In part 1 of this series, we discussed some of the most common assumptions associated with Big Data Proof of Concept (POC) projects. Today, we’re going to begin exploring the next stage in Big Data POC definition – “The What.”
The ‘What’ for Big Data has gotten much more complicated in recent years; and now involves several key considerations:
- What business goals are involved – this is perhaps the most important part of defining any POC yet strangely is often ignored in many POC efforts.
- What scope is involved – for our purposes this means how much of the potential solution architecture will be evaluated. This can be highly targeted (database layer only) or can be comprehensive (an entire multi-tiered stack).
- What technology is involved – this one is tricky because often times people view a POC only in the context of proving a specific technology (or technologies). However, our recommended approach involves aligning technologies and business expectations up front – thus the technology isn’t necessarily the main driver. Once the goals are better understood then selecting the right mix of technologies becomes supremely important. There are different types of Big Data databases and a growing list of BI platforms to choose from – these choices are not interchangeable – some are much better tailored for specific tasks than others.
- What platform is needed – this is one of the first big technical decisions associated with both Big Data and Data Warehouse projects these days. While Big Data evolved sitting atop commodity hardware, now there are a huge number of device options and even Cloud platform opportunities.
- What technical goals or metrics are required – this consideration is of course what allows us to determine whether we’ve achieved success or not. Often times, organizations think they’re evaluating technical goals but don’t develop sufficiently detailed metrics in advance. And of course this needs to be tied to specific business goals as well.
Once we get through those first five items, we’re very close to having a POC Solution Architecture. But how is this Architecture represented and maintained? Typically, for this type of Agile project, there will be three visualizations:
- A conceptual view that allows business stakeholders to understand the core business goals as well as technical choices (derived from the exploration above).
- A logical view which provides more detail on some of the data structure/design and well as specific interoperability considerations (such as login between DB and analytics platform if both are present). This could be done using UML or freeform. As most of these solutions will not include Third Normal Form (3NF) Relational approaches, the data structure will not be presented using ERD diagram notation. We will discuss how to model Big Data in a future post.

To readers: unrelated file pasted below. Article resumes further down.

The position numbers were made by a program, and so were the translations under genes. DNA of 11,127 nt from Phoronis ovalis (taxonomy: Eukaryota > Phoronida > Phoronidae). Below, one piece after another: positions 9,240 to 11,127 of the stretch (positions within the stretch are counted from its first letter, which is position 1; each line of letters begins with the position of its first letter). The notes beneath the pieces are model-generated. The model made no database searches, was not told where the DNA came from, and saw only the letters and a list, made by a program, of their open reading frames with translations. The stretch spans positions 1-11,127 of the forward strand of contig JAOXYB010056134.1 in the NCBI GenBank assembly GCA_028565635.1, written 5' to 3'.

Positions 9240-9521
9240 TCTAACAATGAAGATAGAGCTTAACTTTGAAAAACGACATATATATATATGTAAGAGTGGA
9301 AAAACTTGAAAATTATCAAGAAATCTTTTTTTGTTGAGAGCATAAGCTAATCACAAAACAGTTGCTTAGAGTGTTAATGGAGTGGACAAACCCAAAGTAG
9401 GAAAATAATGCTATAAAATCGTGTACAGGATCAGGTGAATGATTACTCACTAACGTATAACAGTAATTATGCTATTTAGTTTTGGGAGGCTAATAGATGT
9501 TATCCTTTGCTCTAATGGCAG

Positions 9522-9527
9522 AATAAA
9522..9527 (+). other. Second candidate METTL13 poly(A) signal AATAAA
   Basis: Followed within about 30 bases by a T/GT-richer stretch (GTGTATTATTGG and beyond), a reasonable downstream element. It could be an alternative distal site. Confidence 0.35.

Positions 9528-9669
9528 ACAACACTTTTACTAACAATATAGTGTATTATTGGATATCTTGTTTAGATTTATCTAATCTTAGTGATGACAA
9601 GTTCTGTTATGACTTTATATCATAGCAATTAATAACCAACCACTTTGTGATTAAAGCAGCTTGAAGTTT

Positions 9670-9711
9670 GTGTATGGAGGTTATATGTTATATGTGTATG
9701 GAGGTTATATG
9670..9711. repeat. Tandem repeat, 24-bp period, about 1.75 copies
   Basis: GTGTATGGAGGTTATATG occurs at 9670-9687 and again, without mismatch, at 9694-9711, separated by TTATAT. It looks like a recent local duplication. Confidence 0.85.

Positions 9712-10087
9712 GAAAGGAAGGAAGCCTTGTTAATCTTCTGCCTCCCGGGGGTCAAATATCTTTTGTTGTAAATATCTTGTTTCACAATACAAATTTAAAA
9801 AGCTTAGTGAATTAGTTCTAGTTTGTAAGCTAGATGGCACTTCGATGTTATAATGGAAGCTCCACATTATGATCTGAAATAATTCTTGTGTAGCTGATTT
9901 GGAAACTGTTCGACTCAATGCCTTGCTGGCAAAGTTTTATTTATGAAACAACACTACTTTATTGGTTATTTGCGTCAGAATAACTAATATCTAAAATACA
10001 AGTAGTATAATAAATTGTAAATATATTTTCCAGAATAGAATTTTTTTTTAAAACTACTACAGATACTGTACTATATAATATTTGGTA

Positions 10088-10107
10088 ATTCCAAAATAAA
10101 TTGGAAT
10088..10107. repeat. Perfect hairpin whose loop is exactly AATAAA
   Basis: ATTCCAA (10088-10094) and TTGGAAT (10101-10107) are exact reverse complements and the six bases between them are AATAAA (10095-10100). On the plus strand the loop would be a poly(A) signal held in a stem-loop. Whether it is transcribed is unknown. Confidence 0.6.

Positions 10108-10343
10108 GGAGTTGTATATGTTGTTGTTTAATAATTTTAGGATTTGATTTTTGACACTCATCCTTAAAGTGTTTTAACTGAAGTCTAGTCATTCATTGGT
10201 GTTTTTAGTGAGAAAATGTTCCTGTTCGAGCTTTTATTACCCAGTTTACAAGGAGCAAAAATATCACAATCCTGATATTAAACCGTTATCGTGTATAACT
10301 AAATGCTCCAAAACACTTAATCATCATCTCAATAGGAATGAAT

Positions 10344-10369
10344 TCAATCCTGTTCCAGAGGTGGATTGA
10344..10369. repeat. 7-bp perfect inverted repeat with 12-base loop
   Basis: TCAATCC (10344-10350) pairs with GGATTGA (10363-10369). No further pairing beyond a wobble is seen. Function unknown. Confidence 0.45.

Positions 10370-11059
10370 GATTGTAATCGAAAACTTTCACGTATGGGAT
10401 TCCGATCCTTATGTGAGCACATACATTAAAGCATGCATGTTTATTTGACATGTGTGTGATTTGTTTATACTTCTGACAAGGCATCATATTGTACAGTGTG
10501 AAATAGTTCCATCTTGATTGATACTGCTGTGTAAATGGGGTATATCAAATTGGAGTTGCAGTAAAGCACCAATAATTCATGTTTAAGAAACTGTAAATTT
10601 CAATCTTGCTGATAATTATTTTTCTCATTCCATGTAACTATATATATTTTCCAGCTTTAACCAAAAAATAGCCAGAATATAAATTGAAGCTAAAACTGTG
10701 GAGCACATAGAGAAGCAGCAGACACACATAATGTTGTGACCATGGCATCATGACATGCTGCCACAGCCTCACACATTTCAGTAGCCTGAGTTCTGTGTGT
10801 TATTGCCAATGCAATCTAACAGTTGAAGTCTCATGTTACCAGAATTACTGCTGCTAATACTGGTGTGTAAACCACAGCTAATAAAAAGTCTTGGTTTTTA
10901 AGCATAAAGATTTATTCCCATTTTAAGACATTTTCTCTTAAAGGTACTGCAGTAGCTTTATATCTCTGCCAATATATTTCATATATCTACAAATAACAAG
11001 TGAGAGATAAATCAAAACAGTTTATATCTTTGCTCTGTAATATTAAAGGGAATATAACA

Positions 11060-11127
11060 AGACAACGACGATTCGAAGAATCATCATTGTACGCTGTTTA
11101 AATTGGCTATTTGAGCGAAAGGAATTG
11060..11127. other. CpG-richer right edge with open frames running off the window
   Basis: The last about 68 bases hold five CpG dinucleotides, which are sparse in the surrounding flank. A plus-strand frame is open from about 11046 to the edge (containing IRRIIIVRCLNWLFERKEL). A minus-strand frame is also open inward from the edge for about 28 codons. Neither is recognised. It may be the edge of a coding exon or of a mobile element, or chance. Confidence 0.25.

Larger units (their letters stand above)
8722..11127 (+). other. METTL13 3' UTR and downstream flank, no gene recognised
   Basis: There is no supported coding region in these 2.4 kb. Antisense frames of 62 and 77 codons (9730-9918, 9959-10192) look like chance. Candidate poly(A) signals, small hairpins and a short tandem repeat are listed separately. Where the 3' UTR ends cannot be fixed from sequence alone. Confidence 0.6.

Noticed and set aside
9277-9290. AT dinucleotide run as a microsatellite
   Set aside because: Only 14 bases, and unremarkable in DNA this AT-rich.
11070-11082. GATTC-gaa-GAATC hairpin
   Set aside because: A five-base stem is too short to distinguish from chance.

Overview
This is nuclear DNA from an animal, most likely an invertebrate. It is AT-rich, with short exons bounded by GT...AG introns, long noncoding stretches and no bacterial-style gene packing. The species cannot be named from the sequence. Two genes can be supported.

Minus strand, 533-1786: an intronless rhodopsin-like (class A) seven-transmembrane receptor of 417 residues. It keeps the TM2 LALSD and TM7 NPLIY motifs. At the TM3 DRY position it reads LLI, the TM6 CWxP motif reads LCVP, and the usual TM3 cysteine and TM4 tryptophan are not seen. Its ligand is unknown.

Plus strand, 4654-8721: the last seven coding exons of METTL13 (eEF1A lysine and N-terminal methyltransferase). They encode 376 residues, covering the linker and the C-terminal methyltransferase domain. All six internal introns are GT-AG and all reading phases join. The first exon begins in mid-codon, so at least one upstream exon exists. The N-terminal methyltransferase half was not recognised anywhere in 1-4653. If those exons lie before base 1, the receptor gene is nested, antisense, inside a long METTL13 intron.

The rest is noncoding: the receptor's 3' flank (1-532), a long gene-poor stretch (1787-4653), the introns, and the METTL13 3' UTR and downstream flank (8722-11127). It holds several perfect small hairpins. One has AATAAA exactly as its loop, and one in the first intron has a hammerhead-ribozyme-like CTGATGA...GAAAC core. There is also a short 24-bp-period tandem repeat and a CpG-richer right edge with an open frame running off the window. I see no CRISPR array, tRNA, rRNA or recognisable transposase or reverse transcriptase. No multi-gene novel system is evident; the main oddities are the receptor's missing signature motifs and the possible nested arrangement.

- There is also often a need to represent the core technical architecture – server information, network information and specific interface descriptions. This isn’t quite the same as a strict data model analogy (Conceptual Logical, Physical). Rather this latter representation is simply the last level of detail for the overall solution design (not merely the DBMS structure).
It is also not uncommon to represent one or more solution options in the conceptual or logical views – which helps stakeholders decide which approach to select. Usually, the last view or POC technical architecture is completed after the selection is made.
There is another dimension to “The What” that we need to consider as well – the project framework. This project framework will likely include the following considerations:
- Who will be involved – both from a technical and business perspective
- Access to the capability – the interface (in some cases there won’t be open access to this and then it becomes a demo and / or presentation)
- The processes involved – what this means essentially is that the POC is occurring in a larger context; one that likely mirrors existing processes that are either manual or handled in other systems
The POC project framework also includes identification of individual requirements, overall timeline as well as specific milestones. In other words, the POC ought to managed as a real project. The project framework also serves as part of the “How” of the POC, but at first it represents the overall parameters of what will occur and when.
So, let’s step back a moment and take a closer look at some of the top level questions from the beginning. For example, how do you determine a Big Data POC scope? That will be my next topic in this series.
copyright 2014, Perficient Inc.